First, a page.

Loss of the ability to use the arm or hand affects up to 85% of patients who have had a stroke. People report that this can be a distressing long term effect of stroke and often rehabilitation after stroke does not focus enough on arm or hand recovery. 

At the moment it is unclear how best to provide rehabilitation to improve arm recovery and function. Common options include working with a physiotherapist or occupational therapist to perform different types of exercises using the arm. Newer options include using rehabilitation robots. A rehabilitation robot is a machine which assists with exercises. The arm affected by stroke is placed onto the robot ‘arm’ which is connected to a computer. The computer screen displays games which are played by moving the robot arm.  If you are unable to move the robot arm, the robot assists you to do this to complete the game.

The purpose of this research study is to determine whether arm rehabilitation using a rehabilitation robot (called 'robot-assisted training' in this study) improves arm function after a stroke. Arm rehabilitation with the robot will be compared to an arm rehabilitation programme of consisting of repeated practise of everyday activities using the arm (called 'enhanced upper limb therapy' in this study) and 'usual NHS rehabilitation'.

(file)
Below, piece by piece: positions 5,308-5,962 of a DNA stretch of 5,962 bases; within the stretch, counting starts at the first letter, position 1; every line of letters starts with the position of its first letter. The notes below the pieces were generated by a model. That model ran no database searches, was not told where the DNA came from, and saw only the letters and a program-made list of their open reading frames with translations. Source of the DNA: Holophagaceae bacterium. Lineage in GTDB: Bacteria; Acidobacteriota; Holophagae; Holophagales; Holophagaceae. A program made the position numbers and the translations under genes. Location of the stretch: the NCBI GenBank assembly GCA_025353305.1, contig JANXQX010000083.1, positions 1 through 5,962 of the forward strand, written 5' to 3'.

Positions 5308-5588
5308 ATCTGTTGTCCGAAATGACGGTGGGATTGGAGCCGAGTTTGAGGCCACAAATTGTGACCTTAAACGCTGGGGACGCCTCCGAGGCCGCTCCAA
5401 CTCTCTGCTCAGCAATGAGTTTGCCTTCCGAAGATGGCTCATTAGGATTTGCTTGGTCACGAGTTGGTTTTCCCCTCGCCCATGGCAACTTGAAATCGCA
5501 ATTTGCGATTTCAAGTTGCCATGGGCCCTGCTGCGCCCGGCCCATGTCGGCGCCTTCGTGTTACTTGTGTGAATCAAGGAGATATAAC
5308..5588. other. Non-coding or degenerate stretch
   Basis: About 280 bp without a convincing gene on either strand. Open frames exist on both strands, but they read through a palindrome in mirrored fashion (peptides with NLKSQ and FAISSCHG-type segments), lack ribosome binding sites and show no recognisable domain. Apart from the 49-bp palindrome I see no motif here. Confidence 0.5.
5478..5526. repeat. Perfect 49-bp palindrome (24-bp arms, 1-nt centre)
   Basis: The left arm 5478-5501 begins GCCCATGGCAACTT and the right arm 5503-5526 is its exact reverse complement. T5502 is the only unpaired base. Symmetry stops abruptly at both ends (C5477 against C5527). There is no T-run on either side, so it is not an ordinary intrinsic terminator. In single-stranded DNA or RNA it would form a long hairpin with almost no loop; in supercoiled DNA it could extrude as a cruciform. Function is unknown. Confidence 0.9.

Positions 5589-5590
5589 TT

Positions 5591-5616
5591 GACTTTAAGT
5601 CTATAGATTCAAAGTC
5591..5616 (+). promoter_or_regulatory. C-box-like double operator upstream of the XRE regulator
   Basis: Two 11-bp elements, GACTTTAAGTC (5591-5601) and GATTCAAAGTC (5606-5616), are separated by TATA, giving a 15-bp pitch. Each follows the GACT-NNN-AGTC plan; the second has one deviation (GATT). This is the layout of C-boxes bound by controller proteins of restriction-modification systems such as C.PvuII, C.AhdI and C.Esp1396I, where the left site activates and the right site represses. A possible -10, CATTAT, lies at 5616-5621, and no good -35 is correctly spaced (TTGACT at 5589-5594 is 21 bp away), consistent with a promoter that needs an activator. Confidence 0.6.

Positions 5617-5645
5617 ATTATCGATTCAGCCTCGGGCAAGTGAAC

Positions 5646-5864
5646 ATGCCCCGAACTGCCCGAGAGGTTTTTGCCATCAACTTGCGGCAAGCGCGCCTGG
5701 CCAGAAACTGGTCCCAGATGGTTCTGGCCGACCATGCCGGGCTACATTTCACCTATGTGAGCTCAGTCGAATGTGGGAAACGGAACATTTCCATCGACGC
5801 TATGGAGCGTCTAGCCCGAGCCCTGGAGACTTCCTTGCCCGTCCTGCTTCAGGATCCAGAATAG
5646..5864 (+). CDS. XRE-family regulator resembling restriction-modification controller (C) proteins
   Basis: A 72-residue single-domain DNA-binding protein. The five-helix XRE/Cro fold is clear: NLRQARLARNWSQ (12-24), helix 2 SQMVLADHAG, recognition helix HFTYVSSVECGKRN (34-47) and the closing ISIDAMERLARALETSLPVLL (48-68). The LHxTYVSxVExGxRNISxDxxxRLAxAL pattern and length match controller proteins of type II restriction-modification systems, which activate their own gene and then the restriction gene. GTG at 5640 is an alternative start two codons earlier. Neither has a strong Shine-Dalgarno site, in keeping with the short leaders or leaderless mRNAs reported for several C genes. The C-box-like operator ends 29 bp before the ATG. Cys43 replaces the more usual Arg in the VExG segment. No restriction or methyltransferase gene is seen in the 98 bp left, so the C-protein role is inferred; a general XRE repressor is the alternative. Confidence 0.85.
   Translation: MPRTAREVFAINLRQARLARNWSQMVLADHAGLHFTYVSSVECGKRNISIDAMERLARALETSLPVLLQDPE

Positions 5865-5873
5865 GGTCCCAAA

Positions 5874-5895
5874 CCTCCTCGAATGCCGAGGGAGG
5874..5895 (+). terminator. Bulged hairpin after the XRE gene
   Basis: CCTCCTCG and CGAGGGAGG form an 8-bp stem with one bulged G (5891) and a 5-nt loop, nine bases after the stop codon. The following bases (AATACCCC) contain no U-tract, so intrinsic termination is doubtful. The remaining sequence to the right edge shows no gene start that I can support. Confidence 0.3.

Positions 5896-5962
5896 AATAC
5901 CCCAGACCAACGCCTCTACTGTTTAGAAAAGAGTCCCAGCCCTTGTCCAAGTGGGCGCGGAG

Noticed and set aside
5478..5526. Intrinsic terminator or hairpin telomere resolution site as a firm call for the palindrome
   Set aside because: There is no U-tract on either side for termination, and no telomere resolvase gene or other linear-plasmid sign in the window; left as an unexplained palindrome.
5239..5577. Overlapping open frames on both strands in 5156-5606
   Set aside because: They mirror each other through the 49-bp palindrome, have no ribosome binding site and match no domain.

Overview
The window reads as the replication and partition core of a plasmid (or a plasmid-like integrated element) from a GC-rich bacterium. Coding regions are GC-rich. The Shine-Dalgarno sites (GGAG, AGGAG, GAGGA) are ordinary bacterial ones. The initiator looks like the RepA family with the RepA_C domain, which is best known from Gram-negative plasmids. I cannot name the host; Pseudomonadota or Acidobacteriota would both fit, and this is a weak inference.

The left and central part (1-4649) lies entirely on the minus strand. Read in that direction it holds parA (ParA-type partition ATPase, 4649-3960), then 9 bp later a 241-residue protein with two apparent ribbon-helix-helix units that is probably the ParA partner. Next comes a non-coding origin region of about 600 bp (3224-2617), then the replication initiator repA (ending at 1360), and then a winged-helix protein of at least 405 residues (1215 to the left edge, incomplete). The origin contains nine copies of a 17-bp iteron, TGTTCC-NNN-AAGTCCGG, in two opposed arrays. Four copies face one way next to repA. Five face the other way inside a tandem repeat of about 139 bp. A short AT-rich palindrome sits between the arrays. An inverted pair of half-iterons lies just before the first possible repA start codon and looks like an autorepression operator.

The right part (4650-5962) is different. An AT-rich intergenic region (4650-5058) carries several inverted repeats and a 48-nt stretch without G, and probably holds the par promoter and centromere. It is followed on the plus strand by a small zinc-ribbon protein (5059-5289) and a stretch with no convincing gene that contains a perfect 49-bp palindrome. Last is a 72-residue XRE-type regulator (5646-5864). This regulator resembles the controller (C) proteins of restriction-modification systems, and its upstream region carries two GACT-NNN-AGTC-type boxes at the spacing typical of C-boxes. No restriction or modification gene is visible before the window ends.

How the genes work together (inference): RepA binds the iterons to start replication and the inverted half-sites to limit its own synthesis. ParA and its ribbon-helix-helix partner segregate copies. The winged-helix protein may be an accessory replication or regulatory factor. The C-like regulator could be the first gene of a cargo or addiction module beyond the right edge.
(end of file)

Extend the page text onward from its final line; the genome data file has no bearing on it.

RATULS is a randomised controlled trial this means patients are assigned to treatment at random (by chance, like tossing a coin). In this clinical trial, some people will receive robot-assisted training, some people will receive enhanced upper limb therapy and some people will continue to receive usual NHS rehabilitation. Neither the patient nor the healthcare professional will be able to influence the group allocation.


Robot Assisted Training >